Iron Overloading; Of Genetic Origin

Nutrient: iron

Genetic Variant: mutation that affects the regulation of absorption and storage of iron, resulting in higher amounts of iron absorption and less protection against iron overload.

This genetic variation can involve several separate genes. The HFE protein has “common variants that promote iron absorption”.1 One of these variants occurs at position 282 in the HFE protein where a substitution of tyrosine for the regular cysteine takes place.1 The resulting effects are symptoms congruent with the diagnosis of type 1 hemochromatosis which produces toxic overloading of iron.2 Unoccupied iron in the body oxidizes and wreaks havoc on the system as a mischievous free radical. Ultimately this condition is dangerous and left untreated can be deadly.

Properly functioning HFE controls the production Hepcidin, also a protein.2 Hepcidin’s function as a hormone is necessary for the body’s regulatory power of iron absorption.2 Hepcidin is made by the liver and not only decides how much iron is allowed to be absorbed from the enterocytes, but also decides the proper amount of iron to be mobilized from stores in the liver when required.2 This tight regulation helps fend of deficiency while simultaneously protecting from toxicity, as iron requires such tight regulation. Homeostasis is not the sole function of this protein, which is also active in innate immunity.3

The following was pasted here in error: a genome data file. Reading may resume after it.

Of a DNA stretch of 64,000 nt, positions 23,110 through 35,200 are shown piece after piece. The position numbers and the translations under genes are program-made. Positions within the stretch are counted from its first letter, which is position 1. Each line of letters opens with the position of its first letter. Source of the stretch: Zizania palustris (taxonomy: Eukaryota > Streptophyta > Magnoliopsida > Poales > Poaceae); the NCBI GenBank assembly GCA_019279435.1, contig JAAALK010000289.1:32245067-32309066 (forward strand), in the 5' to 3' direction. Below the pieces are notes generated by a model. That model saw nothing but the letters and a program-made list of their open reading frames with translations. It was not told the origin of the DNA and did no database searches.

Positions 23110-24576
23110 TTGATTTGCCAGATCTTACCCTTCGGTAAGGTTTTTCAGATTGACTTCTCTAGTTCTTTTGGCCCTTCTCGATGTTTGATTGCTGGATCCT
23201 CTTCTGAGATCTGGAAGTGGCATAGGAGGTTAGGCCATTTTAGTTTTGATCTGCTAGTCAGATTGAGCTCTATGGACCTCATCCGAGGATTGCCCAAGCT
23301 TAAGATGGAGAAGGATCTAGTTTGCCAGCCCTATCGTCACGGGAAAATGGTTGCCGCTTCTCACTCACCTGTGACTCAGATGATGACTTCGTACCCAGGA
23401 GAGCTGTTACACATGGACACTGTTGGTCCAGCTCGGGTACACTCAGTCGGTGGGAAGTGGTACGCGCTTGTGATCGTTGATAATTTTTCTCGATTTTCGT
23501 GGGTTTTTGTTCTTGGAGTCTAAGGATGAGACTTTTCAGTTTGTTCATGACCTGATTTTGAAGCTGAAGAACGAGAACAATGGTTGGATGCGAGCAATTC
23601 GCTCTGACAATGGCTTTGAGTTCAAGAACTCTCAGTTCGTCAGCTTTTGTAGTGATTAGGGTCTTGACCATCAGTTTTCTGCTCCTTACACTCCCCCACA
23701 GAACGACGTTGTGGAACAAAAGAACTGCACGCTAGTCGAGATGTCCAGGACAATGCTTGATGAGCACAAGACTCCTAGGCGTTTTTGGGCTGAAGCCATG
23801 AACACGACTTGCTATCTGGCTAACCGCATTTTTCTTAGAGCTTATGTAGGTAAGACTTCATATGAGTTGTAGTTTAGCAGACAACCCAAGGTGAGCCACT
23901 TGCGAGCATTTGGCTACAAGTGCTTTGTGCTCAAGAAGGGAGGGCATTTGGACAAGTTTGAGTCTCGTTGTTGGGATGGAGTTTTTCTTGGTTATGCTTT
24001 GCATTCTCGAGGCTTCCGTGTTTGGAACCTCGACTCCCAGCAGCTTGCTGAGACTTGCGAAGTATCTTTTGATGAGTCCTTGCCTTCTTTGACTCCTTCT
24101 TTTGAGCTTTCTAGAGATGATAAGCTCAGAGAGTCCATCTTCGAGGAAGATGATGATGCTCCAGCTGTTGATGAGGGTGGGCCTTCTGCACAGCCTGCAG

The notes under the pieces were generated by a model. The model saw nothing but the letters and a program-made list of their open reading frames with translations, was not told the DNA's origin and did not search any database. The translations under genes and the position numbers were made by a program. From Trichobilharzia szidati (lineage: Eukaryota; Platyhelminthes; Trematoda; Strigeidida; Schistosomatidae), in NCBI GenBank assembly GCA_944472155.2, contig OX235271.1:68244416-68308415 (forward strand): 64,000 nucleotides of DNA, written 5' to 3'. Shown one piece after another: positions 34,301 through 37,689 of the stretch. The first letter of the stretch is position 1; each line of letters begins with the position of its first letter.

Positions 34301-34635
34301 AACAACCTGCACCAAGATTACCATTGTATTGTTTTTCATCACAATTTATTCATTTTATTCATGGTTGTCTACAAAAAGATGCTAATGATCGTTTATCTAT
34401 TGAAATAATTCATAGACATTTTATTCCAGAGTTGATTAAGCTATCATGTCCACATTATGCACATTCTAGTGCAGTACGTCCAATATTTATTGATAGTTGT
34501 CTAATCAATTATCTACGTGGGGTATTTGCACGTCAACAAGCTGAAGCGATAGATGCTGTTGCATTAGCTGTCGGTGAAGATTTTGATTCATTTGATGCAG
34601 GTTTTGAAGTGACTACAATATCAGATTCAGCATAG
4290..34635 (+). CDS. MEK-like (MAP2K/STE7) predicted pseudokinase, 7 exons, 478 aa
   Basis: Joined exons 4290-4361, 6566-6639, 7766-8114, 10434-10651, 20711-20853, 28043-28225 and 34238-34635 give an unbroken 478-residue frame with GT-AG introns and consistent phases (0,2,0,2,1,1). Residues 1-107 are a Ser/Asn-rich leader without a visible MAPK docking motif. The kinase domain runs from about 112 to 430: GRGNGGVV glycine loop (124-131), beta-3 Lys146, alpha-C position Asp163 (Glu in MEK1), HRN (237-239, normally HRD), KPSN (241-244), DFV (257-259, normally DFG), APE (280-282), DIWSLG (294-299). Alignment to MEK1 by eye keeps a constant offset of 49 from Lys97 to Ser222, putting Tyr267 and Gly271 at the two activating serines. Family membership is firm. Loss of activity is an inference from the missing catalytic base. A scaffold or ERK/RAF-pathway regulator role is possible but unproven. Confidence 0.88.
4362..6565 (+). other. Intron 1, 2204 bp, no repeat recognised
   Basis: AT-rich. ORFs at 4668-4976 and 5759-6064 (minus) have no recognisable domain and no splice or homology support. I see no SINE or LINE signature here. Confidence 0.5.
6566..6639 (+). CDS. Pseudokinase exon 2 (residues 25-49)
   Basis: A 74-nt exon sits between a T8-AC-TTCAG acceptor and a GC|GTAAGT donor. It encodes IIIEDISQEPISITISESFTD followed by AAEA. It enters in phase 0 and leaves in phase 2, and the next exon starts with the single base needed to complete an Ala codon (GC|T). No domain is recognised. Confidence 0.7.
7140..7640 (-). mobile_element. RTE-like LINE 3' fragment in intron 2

The precise mechanism that allows a flooding of iron into the system is a direct result of the variant described above. The substitution of amino acids on the HFE protein, or genetic variant, is coined “Cys282Tyr”.2 Without the proper function of HFE, iron is free to flood the system in unhealthy amounts in Hepcidin’s absence. Over-accumulation of iron in the system can result in neurotoxicity, and is currently being studied as a precursor in those with neurodegenerative diseases.3

Another variant on the same protein, H63D (HFE), has been shown to be a viable marker for ALS.3 In another study HFE is suspected to be a part of the multifactorial predispositions of type 2 diabetes.4 This study admits that it may play a role in predisposing someone to diabetes, but does not act alone as a causation.


1.         Martin Kohlmeier. Nutrigenetics, (Applying the Science of Personal Nutrition). First. Elsevier; 2013.

2.         Reference GH. HFE gene. Genetics Home Reference. Accessed April 28, 2017.

3.         Nandar W, Connor JR. HFE Gene Variants Affect Iron in the Brain. J Nutr. 2011;141(4):729S-739S. doi:10.3945/jn.110.130351.

4.         Barton JC, Acton RT. Diabetes in HFE Hemochromatosis. J Diabetes Res. 2017;2017. doi:10.1155/2017/9826930.

Kate Stoddard